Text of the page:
CNN Poll: Obama at 51% approval but lower on key issues
As President Barack Obama begins what could be a pivotal week, with gun control, immigration reform and border security, and the budget all in the spotlight, a new national survey indicates the president's approval rating has inched above the 50% mark. But according to a CNN/ORC International poll released Monday, the president's approval numbers on those three crucial issues remain below 50%.
NYT: Student Loan Rate Set to Rise, Despite Lack of Support
The interest rate on many student loans is scheduled to double on July 1, to 6.8 percent from 3.4 percent — just as it was last year, when in the midst of an election campaign, Congress voted to extend the lower rate. Again this year, no one wants the increase to happen, especially since even the current rate is well above market. But once again, there is likely to be a good deal of brinkmanship before the issue is settled. This time around, though, longer-term solutions may be on the horizon. On Tuesday, the day before the White House plans to send its budget to Congress, student advocacy groups are releasing an issue brief charging that the federal government should not be profiting from student loans, while more and more students bear a crushing debt burden.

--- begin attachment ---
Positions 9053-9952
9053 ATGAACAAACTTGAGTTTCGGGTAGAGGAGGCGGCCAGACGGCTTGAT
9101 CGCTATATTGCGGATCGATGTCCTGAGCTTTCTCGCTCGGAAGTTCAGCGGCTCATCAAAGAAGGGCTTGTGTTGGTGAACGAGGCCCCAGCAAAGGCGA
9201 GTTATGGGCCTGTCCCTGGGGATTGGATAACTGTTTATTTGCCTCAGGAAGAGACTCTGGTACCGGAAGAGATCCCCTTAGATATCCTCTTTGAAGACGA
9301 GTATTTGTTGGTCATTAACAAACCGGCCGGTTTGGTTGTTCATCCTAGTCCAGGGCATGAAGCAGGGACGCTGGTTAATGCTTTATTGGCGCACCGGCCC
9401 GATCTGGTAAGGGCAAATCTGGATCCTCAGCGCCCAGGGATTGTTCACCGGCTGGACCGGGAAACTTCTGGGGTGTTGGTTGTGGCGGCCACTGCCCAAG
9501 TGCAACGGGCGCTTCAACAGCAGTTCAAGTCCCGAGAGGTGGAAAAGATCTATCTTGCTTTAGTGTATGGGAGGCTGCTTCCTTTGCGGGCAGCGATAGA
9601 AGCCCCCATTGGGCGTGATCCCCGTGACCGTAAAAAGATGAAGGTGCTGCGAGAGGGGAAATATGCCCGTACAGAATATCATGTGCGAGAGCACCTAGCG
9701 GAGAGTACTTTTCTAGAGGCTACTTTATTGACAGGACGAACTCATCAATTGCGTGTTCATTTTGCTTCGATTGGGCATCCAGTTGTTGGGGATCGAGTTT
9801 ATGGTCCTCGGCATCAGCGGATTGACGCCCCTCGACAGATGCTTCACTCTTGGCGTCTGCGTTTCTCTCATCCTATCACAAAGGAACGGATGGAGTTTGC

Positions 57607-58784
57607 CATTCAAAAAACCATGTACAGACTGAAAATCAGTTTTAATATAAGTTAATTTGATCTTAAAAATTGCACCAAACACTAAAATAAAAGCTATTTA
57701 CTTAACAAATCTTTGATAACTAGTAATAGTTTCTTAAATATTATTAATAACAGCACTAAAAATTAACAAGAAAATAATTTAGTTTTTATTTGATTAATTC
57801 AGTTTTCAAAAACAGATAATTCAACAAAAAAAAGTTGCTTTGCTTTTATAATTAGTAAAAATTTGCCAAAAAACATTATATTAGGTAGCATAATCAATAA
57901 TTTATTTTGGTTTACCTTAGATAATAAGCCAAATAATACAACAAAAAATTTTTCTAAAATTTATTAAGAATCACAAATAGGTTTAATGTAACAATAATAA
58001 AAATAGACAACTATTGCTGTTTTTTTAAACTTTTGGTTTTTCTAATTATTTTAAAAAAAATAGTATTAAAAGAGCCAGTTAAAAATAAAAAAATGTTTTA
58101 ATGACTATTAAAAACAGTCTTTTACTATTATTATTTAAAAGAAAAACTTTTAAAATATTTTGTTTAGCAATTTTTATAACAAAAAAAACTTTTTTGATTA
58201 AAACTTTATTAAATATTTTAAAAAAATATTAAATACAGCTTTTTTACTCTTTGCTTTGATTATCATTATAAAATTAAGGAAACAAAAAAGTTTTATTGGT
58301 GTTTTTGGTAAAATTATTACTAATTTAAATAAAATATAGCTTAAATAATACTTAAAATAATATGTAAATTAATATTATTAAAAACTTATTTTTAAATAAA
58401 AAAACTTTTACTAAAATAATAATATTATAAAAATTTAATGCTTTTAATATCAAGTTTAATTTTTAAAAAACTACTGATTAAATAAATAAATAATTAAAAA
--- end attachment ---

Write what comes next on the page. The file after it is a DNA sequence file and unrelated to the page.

BuzzFeed: $250 Billion In Federal Contracts Doled Out In States With No LGBT Anti-Discrimination Laws
Nearly $250 billion in federal contracts given out in the last fiscal year went to contractors operating in states where the companies could fire a worker solely because the person is gay, lesbian or bisexual, a new report has found. A group of organizations that have been urging President Obama to sign an executive order banning federal contractors from discriminating against LGBT workers will be releasing the new report Tuesday as a step in increasing pressure on the president to act during tax time. The report, a copy of which was provided to BuzzFeed Monday night, also has found that nearly $300 billion in federal contracts were given out in states that have no specific state-level protections against anti-transgender discrimination.
USA Today: Report: Redundant federal programs waste billions